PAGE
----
Nutritional profile

Oats have a well-balanced nutritional profile, which is one of the many reasons we love them! They’re a great source of carbs, fibre, and beta-glucan, while also being high in vitamins, minerals, and antioxidants (Bjarnadottir, 2019).

One cup of raw oats contains 307 calories, 10.7 grams of protein, 5.3 grams of fat, 54.8 grams of carbohydrates, and 8.1 grams of fibre. They’re also a mean source of manganese (a key mineral for development, growth, and metabolism), thiamin (​​vitamin B1), phosphorus, copper, iron, selenium, magnesium, and zinc.

What do oats and Flubber have in common? They can both take a variety of solid and liquid forms! The main forms include whole oat groats, steel cut/Irish oats, Scottish oats, rolled/old-fashioned oats, quick oats, instant oats, oat bran, oat flour, and oat milk.

Oat groats, the most whole form of oats, take a long time to cook. This is why most people prefer rolled, crushed, or steel cut oats. Instant/quick oats are the most highly processed variety – while they take the shortest time to cook, the texture can be quite mushy (9 Health Benefits of Eating Oats and Oatmeal, 2020).

When it comes to storing oats, they should be kept in an airtight container in a cool, dry, and dark place — ideally in a pantry or cupboard. If kept under these conditions, they can retain their quality for up to six months. Want to stretch their lifespan to the limits? As with many consumable products, freezing them will give you around 12 months with your oats.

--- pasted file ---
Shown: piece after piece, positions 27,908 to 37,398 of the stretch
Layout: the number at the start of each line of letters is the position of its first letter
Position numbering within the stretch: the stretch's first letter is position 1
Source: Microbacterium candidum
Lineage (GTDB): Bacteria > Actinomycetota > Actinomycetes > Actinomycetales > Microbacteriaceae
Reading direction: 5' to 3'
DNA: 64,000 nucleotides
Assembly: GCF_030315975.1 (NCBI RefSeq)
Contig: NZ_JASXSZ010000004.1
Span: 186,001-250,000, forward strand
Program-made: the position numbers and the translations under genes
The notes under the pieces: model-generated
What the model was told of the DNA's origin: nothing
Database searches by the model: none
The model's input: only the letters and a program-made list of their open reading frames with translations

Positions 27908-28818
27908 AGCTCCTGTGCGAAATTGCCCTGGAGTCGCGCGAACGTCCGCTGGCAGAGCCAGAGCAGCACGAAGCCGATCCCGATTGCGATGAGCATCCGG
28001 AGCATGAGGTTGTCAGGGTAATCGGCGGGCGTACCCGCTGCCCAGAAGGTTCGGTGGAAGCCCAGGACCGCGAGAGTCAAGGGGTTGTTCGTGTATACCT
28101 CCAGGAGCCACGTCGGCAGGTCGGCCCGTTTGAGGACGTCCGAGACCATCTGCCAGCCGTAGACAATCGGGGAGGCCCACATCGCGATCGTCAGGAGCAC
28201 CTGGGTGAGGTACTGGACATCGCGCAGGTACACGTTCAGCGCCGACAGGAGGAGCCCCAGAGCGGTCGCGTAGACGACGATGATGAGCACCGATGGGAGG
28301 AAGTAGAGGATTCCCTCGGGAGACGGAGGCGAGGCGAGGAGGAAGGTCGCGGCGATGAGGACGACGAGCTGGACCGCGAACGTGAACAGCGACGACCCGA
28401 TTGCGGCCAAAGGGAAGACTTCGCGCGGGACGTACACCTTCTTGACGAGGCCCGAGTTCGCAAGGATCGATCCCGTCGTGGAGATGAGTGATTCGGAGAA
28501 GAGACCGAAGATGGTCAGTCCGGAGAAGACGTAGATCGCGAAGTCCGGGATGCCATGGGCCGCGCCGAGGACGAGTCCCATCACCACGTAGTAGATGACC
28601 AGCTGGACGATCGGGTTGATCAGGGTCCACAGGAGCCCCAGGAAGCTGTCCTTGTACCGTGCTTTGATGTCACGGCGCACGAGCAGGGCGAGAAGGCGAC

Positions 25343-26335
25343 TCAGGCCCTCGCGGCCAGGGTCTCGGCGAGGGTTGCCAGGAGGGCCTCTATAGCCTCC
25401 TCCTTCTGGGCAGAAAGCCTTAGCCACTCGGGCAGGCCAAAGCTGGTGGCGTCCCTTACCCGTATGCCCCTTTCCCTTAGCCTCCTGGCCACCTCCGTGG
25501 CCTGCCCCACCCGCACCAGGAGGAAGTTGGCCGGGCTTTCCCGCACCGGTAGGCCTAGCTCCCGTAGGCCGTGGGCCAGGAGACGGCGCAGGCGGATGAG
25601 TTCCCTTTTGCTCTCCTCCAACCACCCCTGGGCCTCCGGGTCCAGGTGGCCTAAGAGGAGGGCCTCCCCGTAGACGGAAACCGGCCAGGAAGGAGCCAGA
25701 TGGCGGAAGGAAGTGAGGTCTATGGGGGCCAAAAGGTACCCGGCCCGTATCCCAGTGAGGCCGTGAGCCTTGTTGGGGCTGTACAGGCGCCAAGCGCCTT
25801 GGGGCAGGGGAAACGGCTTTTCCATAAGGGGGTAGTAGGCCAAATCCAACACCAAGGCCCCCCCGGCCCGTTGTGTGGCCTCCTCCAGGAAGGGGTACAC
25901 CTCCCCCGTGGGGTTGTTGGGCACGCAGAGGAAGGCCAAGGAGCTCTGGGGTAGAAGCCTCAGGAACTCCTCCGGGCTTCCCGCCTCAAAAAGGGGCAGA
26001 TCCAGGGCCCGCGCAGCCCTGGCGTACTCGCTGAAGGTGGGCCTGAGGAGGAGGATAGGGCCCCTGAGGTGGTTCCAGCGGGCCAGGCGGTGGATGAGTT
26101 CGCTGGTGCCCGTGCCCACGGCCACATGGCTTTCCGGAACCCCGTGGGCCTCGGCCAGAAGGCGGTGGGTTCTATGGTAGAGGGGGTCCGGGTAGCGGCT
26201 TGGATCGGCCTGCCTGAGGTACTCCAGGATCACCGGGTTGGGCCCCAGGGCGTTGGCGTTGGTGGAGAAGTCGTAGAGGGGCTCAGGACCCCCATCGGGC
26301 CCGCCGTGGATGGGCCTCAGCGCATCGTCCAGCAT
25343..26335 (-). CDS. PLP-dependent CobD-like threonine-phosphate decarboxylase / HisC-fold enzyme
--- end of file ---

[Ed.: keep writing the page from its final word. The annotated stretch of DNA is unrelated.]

Okay, we know we just told you to put your oats into the pantry or freezer but it’s time to take them out again… we’re getting hungry! Check out some of our favourite recipes starring or featuring oats:


Aegic Opportunities and risks for the Australian oats industry. (2022). Aegic.

Bjarnadottir, A. (2019, May 17). Oats 101: Nutrition Facts and Health Benefits. Healthline. Retrieved November 2, 2022, from

9 Health Benefits of Eating Oats and Oatmeal. (2020). Healthline. Retrieved November 2, 2022, from

Singh, R., De, S., & Belkheir, A. (2013). Avena sativa (Oat), a potential neutraceutical and therapeutic agent: an overview. Critical reviews in food science and nutrition, 53(2), 126–144.

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Endeavour College of Natural Health

Endeavour College of Natural Health is Australia's largest Higher Education provider of natural medicine courses.

The College is known as the centre of excellence for natural medicine and is respected for its internationally recognised academic teams and high calibre graduates. Endeavour offers higher education Diplomas in Health Science and Bachelor of Health Science degrees in Naturopathy, Nutritional and Dietetic Medicine, Acupuncture Therapies and Chinese Medicine.